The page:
Earlier this month I published a guest post in which John McCarrick and Paul Schiavone suggested various policy terms and conditions they proposed should be revisited as D&O insurers seek profitability. My comments on their proposals appeared as an appendix to John and Paul’s article. John and Paul’s article has provoked a series of responses. Last week, I published a second guest post in which Paul Ferrillo provided his thoughts in response to John and Paul’s article. And in yet another guest post, Gil Isidro provided his comments as well. Now, as set out below, Francis Kean adds his voice to the dialog. Francis is Executive Director FINEX Willis Towers Watson. I would like to thank Francis for allowing me to publish his comments. Here is Francis’s article.
With such distinguished authors and contributors (I too have known Paul and John for many years), it is with some trepidation that I enter the arena and offer my perspective. Like Kevin, I had a strong reaction to their “reverse coverage wish list” but it was more one of sadness than negativity. Let me explain.
I have always strongly believed that there is too much distance and disconnection between those who create and procure D&O insurance and the end users i.e. the directors and offices themselves. I used to be a partner in a law firm. Unsurprisingly, we all attached considerable importance to our professional indemnity programme. Accordingly, each year we deputed one of our more senior partners to negotiate and secure appropriate renewal terms from the insurance market. I suspect that this is what happens in most professional services firms and even those where the services in question are not provided by lawyers. The point is that the nature of professional indemnity cover is easy to grasp i.e. liability insurance in respect acts, errors and omissions in the provision of professional services with a few generally well understood exclusions and limitations.
D&O insurance is a close cousin of professional indemnity insurance at least in terms of species and origin. Like professional indemnity insurance, it is a form of liability insurance written on an annually renewable claims made basis. Its principal purpose is to protect directors and officers from management lability arising from acts errors and omissions committed in their capacity as directors and officers. That concept is inherently uncomplicated. Over the years though, it has become increasingly obscured by webs of complexity (some well-meaning and others less so) spun both by the purveyors and creators of the product (among whom I must count myself).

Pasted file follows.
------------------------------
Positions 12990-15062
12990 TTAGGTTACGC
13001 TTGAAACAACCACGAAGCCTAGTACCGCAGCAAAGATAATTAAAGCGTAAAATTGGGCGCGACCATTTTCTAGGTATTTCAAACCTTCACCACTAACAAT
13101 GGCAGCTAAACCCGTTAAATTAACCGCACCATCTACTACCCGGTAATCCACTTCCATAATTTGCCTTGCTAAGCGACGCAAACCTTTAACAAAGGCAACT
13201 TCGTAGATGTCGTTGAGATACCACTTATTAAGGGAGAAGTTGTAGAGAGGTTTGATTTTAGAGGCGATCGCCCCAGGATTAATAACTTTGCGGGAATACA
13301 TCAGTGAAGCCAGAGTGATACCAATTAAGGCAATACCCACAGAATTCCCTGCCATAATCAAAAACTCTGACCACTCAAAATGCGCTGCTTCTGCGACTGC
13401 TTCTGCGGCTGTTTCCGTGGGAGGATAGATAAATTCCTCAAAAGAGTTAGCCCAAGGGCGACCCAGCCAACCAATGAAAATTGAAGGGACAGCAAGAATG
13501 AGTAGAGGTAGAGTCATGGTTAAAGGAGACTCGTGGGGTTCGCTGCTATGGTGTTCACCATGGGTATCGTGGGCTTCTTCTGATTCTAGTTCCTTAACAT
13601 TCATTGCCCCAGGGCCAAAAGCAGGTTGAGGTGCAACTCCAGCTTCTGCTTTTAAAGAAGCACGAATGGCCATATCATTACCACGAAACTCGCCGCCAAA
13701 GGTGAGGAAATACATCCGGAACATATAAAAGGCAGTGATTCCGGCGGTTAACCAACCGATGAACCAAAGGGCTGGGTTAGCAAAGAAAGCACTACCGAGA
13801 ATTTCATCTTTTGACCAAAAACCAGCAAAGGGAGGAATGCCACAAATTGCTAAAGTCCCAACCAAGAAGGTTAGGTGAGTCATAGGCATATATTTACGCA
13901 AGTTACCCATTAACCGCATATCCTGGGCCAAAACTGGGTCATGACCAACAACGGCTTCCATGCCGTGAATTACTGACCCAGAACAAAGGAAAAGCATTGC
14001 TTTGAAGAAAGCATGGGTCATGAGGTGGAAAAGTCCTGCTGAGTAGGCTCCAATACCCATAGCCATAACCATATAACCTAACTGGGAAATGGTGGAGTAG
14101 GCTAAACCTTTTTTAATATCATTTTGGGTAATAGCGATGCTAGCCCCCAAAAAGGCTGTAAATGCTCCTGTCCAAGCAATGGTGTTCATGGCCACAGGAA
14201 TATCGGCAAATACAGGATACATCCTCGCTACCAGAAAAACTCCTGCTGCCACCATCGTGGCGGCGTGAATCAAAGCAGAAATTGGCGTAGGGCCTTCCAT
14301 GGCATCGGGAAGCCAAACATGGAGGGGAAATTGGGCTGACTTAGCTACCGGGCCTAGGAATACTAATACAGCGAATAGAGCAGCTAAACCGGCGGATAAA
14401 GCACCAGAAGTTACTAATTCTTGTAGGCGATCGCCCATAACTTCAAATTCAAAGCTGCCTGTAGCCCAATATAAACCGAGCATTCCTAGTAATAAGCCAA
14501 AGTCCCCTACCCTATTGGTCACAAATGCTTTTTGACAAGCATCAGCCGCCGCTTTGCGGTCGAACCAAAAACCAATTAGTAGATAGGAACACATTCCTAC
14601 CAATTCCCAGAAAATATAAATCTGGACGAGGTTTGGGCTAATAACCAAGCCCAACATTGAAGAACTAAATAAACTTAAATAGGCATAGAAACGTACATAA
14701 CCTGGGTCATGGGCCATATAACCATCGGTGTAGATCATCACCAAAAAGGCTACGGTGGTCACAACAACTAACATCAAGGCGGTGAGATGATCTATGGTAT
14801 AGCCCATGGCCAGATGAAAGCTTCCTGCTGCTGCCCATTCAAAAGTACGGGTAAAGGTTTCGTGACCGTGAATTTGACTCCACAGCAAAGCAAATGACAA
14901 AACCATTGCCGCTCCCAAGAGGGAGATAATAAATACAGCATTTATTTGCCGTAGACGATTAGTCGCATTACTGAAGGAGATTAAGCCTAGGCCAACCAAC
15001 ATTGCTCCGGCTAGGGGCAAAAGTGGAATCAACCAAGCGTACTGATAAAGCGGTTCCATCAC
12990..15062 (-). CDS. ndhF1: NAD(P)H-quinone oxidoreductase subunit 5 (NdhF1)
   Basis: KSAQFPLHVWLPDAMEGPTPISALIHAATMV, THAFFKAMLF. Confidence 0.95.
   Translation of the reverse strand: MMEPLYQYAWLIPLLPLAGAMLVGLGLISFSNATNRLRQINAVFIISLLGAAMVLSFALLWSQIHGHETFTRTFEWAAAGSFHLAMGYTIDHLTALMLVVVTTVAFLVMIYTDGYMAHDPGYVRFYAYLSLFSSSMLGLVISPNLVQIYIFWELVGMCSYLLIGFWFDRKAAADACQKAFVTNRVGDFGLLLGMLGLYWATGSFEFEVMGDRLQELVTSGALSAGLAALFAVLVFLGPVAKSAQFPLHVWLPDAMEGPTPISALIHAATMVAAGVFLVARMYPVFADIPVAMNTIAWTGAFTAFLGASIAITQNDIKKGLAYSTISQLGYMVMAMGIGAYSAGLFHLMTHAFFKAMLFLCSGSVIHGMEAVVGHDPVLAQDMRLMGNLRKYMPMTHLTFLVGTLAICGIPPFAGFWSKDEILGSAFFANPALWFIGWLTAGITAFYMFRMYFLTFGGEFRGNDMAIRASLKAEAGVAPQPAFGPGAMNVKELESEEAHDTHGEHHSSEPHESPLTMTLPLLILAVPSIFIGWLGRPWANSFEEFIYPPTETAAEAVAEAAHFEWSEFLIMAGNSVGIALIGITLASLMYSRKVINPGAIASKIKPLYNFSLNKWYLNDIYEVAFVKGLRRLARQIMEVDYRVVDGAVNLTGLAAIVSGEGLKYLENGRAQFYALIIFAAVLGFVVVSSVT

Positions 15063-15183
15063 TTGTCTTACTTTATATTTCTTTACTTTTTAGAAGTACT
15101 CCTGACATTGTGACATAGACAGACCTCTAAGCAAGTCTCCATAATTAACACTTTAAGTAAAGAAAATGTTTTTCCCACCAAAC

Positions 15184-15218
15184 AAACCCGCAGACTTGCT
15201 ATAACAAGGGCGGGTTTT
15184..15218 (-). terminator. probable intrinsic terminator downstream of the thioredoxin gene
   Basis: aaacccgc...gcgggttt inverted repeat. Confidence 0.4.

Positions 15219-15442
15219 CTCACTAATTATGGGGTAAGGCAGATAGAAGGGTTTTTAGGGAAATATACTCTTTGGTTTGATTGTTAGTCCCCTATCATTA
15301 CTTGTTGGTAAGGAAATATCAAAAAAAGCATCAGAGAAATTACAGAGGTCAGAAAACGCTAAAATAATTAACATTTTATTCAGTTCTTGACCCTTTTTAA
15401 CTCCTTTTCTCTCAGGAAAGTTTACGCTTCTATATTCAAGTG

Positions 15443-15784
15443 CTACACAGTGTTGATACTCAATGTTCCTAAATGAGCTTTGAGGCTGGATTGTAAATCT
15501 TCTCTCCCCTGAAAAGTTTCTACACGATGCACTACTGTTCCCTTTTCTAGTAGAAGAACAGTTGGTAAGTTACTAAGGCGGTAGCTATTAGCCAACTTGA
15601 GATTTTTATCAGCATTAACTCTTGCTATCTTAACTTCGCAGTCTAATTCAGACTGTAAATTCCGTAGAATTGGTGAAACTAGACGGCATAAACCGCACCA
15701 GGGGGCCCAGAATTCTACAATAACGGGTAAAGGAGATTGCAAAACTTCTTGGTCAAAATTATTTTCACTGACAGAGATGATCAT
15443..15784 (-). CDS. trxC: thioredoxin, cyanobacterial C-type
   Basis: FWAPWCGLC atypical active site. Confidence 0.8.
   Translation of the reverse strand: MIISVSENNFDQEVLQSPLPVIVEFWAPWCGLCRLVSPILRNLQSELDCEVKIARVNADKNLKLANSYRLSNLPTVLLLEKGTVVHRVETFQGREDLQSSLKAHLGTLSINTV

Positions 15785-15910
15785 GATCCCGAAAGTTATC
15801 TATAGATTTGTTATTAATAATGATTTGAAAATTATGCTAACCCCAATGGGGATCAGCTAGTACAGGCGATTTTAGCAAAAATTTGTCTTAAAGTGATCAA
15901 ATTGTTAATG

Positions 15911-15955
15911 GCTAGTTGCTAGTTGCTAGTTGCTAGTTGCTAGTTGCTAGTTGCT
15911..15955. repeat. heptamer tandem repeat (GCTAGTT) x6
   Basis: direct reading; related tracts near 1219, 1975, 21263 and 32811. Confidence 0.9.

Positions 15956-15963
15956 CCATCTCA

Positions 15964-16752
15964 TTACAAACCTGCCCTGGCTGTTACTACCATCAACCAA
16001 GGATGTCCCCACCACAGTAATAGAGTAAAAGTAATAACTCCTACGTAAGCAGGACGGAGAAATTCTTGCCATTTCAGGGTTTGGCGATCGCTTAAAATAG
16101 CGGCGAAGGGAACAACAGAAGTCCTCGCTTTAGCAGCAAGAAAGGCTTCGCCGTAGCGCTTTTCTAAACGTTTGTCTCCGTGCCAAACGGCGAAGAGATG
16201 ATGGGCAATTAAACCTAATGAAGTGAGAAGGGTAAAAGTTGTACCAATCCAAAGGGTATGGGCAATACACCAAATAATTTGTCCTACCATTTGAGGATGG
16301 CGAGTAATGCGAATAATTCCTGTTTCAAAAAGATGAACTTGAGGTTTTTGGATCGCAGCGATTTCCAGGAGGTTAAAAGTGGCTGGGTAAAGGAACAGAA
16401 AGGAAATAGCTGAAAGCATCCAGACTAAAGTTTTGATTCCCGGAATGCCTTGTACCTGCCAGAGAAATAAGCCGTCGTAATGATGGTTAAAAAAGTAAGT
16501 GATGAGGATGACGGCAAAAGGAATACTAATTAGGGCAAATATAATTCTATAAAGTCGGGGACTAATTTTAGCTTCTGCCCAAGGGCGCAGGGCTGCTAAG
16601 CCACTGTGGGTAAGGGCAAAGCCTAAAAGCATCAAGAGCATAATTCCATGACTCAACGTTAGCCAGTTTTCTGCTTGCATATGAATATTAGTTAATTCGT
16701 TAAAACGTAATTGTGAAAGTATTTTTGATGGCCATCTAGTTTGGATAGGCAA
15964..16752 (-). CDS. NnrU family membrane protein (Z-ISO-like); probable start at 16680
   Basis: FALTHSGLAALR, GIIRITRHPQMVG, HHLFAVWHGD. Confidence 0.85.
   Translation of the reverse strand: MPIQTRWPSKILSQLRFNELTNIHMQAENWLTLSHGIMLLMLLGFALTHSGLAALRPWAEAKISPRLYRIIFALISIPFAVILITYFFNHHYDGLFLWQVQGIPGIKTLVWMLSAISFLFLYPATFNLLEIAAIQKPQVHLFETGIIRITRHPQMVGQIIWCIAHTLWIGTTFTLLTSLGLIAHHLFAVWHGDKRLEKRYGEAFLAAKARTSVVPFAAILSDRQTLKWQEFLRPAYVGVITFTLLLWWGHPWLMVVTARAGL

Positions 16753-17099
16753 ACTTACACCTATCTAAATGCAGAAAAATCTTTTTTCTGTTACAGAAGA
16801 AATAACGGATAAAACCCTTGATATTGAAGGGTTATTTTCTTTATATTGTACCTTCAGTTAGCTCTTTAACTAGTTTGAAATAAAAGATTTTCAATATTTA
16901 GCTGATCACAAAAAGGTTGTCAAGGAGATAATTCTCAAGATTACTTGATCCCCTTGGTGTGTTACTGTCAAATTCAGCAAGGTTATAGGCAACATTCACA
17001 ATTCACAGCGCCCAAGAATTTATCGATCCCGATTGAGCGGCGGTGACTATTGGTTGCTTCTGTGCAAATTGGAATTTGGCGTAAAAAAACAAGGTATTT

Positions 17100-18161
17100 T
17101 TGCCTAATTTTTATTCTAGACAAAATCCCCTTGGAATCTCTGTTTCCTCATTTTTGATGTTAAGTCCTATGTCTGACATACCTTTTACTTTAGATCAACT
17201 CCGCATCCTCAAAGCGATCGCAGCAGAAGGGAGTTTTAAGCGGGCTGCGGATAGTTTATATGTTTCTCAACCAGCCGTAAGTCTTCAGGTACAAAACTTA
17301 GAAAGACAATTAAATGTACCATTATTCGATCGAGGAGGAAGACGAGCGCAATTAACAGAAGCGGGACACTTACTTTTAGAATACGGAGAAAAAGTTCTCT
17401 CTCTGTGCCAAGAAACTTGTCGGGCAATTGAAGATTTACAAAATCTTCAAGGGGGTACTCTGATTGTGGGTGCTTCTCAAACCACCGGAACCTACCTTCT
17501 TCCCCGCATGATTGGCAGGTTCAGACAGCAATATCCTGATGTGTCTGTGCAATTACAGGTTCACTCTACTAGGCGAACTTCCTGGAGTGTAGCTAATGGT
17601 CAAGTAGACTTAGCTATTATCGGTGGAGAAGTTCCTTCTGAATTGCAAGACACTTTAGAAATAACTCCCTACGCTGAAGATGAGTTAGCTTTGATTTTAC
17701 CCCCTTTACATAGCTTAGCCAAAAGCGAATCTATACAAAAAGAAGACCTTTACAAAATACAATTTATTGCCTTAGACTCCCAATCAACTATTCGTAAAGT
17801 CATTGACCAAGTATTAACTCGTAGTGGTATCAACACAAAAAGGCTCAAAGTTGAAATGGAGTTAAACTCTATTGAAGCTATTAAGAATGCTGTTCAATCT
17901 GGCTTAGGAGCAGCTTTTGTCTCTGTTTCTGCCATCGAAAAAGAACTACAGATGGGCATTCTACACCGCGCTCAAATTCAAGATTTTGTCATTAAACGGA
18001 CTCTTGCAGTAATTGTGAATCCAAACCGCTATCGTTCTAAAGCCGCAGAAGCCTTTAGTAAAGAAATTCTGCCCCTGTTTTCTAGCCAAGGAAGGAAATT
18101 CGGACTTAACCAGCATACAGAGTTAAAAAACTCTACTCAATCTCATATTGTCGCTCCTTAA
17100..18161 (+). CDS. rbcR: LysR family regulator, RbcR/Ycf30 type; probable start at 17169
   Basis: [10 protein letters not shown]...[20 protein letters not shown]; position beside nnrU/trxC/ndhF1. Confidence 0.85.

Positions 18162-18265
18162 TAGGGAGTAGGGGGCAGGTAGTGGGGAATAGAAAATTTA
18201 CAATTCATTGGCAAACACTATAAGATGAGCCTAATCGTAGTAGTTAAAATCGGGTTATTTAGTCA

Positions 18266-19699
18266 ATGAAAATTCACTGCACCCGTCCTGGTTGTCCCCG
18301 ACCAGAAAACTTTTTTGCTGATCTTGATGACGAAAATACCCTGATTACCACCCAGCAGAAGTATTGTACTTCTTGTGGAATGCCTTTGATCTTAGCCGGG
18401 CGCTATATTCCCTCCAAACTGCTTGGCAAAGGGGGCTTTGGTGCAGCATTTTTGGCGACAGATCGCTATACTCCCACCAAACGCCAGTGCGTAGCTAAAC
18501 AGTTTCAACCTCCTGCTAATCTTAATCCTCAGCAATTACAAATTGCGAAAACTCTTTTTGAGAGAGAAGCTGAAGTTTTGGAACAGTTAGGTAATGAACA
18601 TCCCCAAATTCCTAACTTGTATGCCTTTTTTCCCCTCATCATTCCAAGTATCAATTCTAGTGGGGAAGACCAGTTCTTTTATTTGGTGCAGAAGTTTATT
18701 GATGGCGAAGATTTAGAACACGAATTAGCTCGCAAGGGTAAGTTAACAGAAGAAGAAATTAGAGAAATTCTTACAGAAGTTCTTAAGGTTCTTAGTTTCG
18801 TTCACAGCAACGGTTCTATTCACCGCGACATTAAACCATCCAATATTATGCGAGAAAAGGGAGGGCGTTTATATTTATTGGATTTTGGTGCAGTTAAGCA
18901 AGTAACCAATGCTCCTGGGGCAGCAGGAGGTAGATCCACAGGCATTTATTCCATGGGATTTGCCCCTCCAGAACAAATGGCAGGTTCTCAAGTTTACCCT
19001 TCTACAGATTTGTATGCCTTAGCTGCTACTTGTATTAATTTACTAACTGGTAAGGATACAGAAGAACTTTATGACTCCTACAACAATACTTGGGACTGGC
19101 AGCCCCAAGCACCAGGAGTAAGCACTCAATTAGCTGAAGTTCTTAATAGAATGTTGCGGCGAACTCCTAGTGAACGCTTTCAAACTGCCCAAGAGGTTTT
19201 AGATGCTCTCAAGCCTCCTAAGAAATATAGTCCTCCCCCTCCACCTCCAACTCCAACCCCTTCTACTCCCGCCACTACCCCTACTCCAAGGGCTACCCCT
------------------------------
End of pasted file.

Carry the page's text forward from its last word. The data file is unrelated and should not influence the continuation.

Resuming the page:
Complexity breeds more complexity since with each coverage dispute which ends up in victory or defeat in the courts (depending on perspective) attempts are made to shore up perceived weaknesses on both sides by further wording tweaks. I have seen many D&O wordings with sixty or more defined terms and as many pages in length to say nothing of the additional length often provided by amendatory endorsements. This makes the task, even for hardened industry professionals, of understanding what the cover is almost insurmountable.
Although perhaps not the only reason for the disconnect between the end users and the product itself, I believe that complexity is a major contributory factor. Therefore when I read Paul and John’s “reverse coverage wish list” I am struck by the thought that, no matter how intelligent and well informed, any director or officer would struggle either to navigate such a list or to place it into an appropriate order of priority. (It is interesting that even Paul and John do not seek to do that). In fact, the crisis of complexity is even worse than the list itself suggests since it would be entirely possible to come up with quite different but equally long and arguably significant wish-lists (and reverse wish-lists) on other contentious issues.
You may feel that my back to basics plea is entirely unrealistic and that what I am condemning as complexity is in many cases sophistication which is both nuanced and necessary. There is of course also the reality that it would be reckless and ill advised to draft polices ignoring the fact that there is a considerable body of court precedent on a number of threshold coverage issues. Having said all that, I question whether, as an industry, we should not be doing more to create products which would render the need for lengthy wish lists redundant. In support of this question, it is perhaps relevant to note that for several years we have run a UK based survey in which we have asked directors and officers what (among other things) were their main concerns when it came to D&O insurance. Their response was that their top priority was for “clear and transparent policy terms”.